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I think it's hard to come to a U2 show and just eat hot dogs and drink a soda, and not be moved by it. -- Adam

'U2 Rattle and Hum': Lighten up!

The Boston Globe
"Am I bugging you?" asks U2 singer Bono during U2 Rattle and Hum, a videocassette release of the 1988 movie set to hit the shops today. "I don't mean to bug you."

Bono's terse comment in the film concludes an anti-apartheid rap in "Silver and Gold," but one can't help hearing it, especially now, in a wider context. U2 is bugging a few people these days. As you may have noticed, the U2 backlash has set in.

Perhaps it was inevitable. Since U2 has oft been compared to the Beatles -- and Bono declares they're stealing the Beatles' "Helter Skelter" back from Charles Manson at the beginning of Rattle and Hum -- why not one more comparison? Up until late 1967, the Beatles were invincible. Then, came their Magical Mystery Tour TV film in 1967, and the critics sharpened their talons and swooped down.

Throughout U2's existence, the Irish quartet has garnered near-unanimous raves -- praise for everything from their music to their morality. The Rattle and Hum album, however, took some hard knocks; the New York Times, for instance, charged U2 with "self-importance" and the Village Voice slammed the group's "monumental know-nothingism." The film, although reviewed positively in these pages, also took a fair amount of drubbing. Again, the accusations of self-importance and humorlessness reared their heads.

Certainly, both comments have merit. When you hear Bono rework Bob Dylan's "All Along the Watchtower" to include this line -- "All I've got is this red guitar, three chords and the truth" - it's difficult not to cringe. Even if he believes it -- and you have to figure he does -- must he say it? The Blues Brothers, at least, joked about being on "a mission from God."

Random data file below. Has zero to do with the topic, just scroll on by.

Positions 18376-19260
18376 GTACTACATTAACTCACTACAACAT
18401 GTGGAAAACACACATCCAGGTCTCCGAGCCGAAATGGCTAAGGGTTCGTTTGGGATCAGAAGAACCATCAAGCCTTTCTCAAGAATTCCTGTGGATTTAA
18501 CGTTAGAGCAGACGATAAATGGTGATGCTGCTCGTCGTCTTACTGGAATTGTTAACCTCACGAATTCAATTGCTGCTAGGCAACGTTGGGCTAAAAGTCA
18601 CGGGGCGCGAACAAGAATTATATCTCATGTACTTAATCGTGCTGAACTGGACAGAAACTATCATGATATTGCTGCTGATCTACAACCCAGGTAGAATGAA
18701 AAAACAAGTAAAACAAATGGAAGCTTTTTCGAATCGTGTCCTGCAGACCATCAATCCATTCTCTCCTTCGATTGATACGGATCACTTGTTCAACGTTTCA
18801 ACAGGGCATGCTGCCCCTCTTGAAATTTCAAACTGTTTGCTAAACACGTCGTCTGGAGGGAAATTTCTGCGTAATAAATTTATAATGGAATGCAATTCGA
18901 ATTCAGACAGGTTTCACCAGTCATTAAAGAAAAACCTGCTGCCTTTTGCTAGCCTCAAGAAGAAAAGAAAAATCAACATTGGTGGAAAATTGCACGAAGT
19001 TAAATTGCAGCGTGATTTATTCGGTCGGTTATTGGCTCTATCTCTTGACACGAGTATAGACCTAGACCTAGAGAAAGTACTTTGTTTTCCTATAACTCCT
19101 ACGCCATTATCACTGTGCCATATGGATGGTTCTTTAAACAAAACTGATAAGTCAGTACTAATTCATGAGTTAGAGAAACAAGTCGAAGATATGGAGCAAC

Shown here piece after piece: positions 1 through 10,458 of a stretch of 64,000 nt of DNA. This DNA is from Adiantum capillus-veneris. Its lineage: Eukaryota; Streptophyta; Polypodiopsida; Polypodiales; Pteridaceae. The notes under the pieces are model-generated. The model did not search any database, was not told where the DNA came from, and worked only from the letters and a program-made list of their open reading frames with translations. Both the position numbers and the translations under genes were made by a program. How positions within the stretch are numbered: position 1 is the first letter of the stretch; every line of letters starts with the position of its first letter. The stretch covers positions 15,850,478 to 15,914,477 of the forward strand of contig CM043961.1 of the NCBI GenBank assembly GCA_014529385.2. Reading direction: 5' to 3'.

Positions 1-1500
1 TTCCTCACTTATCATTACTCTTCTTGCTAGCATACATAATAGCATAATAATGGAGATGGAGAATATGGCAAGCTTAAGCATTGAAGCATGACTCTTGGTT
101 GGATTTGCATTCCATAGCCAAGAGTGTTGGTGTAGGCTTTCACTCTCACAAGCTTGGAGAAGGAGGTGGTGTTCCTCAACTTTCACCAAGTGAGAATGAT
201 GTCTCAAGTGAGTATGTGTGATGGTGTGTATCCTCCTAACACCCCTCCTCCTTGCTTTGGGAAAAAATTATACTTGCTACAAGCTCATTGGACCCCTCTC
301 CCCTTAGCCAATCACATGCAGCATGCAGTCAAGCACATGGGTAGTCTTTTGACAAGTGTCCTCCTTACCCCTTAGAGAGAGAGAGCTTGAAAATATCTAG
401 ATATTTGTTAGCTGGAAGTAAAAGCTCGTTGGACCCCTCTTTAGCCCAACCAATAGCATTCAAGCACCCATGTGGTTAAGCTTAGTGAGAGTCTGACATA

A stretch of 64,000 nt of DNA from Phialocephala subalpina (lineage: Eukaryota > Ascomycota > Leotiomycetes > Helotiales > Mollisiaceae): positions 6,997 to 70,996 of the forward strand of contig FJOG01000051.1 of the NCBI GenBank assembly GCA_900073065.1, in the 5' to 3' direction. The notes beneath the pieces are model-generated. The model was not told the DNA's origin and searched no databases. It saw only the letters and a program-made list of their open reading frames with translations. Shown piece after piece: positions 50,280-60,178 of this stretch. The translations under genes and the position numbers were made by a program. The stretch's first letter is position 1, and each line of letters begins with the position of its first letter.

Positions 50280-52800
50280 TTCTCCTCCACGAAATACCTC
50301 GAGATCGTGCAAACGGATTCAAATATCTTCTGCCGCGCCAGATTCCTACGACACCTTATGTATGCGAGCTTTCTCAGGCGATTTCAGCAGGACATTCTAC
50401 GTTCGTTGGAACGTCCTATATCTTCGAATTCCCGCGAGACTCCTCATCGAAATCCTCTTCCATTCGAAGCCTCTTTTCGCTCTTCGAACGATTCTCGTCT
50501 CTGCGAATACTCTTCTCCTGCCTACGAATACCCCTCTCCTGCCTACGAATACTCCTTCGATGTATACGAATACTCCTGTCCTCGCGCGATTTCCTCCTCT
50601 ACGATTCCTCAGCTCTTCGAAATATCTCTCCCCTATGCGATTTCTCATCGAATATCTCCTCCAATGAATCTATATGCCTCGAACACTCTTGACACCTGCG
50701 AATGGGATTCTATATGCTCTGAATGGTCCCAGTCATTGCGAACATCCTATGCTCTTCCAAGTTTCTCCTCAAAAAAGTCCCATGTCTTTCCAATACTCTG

After guitarist The Edge complains about music being "so boring, so conservative, so predictable," U2 is shown performing an "impromptu" open-air, free concert in San Francisco. Impromptu? Well, the cameras were rolling and footage recorded for "Rattle and Hum," by definition a decidedly non-impromptu event. Would the concert in San Francisco have happened if this concert film were not being shot? Only U2 knows for sure.

Rattle and Hum, shot mostly in black and white (another conceit that beckons charges of pretentiousness), shows the group as it travels through America and American roots music -- gospel in Harlem, blues with B.B. King, stopovers at the twin icons of Elvis Presley's Graceland and the Sun Studio. Serious sorts of journeys. In the latest Rolling Stone, in which U2 is voted band of the year by its readers, director Phil Joanau is quoted thus: "The movie was meant to be a fairly serious depiction of their music, as opposed to a light one...A romp with U2 wasn't something I could swallow so I went for an overly serious, pretentious look at U2. That's a fair criticism, but what the hell?"

What the hell? Well, "a romp with U2" wouldn't have worked, but some balance would have helped. The music here is, by and large, stirring and, yes, serious. Ditto for the camerawork and lighting. U2 addresses some heavy themes -- from the Irish/English clash to heroin addiction to the struggle for love. (There are nine songs not included on the Rattle and Hum album/cassette/CD; several on the recording don't appear in the film.) But, and I know this from personal experience, U2 offstage are not always wearing The Mantle of Responsibility. Showing that side would have helped paint a fuller picture. Me, I'd like to see U2 in a bar, scarfing down beers and waxing idiotic with their pals the Pogues.

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